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Funding Fridays

How would increased funding make a difference at your school or college? Spread the word.

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Public Higher Ed Advocacy Day

Join with public higher education students, faculty and staff in demanding passage of the Cherish Act.

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Promise Act Hearing

Call on legislators to pass legislation that would raise more than $1 billion for our public schools. 

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What Our Students Are Owed

Researchers have calculated how much money each school district and each public higher education campus would receive if the Fund Our Future campaign is successful. To see the dollar amounts, select a district or campus — red = preK-12 district and blue = public college or university — and then click on the icon that appears on the map.

Methodology Behind PreK-12 Funding

Based on a simulation by the Massachusetts Budget and Policy Center, the map indicates the additional Chapter 70 aid each district would receive in fiscal year 2023 if the four core recommendations of the 2015 Foundation Budget Review Commission are phased in over a five-year period. The amounts shown are in addition to the FY23 baseline Chapter 70 aid for each district. "Baseline" is the Chapter 70 aid each district would receive if the recommendations were not implemented. For about 60 percent of districts, the FY23 figure includes additional Chapter 70 "minimum aid," which was not part of the FBRC recommendations.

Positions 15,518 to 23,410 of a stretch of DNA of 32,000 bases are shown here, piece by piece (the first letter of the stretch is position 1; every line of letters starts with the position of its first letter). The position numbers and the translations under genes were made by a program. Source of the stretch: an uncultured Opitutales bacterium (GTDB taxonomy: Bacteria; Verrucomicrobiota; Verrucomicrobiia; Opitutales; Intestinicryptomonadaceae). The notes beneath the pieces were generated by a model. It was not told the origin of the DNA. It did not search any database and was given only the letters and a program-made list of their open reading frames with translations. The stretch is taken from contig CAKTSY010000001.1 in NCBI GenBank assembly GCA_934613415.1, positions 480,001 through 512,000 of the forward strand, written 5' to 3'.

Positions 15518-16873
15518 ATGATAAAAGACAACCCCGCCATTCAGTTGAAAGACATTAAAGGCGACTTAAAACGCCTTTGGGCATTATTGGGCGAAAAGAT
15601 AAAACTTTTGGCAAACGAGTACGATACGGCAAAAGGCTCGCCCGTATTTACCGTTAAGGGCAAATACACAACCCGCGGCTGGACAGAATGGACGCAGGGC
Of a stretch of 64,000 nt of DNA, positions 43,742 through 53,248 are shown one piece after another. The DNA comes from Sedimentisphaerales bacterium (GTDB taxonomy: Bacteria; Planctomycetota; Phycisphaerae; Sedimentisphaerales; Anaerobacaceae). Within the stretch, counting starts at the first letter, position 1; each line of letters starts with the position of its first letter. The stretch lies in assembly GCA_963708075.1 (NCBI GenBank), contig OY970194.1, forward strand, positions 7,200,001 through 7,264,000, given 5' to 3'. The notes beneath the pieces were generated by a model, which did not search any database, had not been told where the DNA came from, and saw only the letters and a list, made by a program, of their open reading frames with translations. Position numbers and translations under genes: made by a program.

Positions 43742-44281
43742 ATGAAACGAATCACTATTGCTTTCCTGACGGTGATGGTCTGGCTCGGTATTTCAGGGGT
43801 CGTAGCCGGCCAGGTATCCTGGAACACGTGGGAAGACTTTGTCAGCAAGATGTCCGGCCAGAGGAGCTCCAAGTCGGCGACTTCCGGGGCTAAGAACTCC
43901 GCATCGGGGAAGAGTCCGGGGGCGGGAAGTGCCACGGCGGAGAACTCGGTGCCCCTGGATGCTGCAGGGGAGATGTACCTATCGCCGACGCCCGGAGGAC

Methodology Behind Higher Ed Funding

Since its FY01 high point, inflation-adjusted state higher education appropriations have declined by 32 percent in per-pupil terms. Attaining the FY01 level again would require an additional $574 million.

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Use this check to highlight how much is owed to your school district or campus.

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Funding Facts

PreK-12 Funding


The state is underfunding our schools by more than $1 billion a year.

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Higher Education Funding

Higher Ed

Aid for public colleges & universities is down by more than $500 million annually.

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“Education is the most precious resource in a democracy. Together we can take back our schools and colleges.”

Massachusetts Teachers Assocation President Merrie Najimy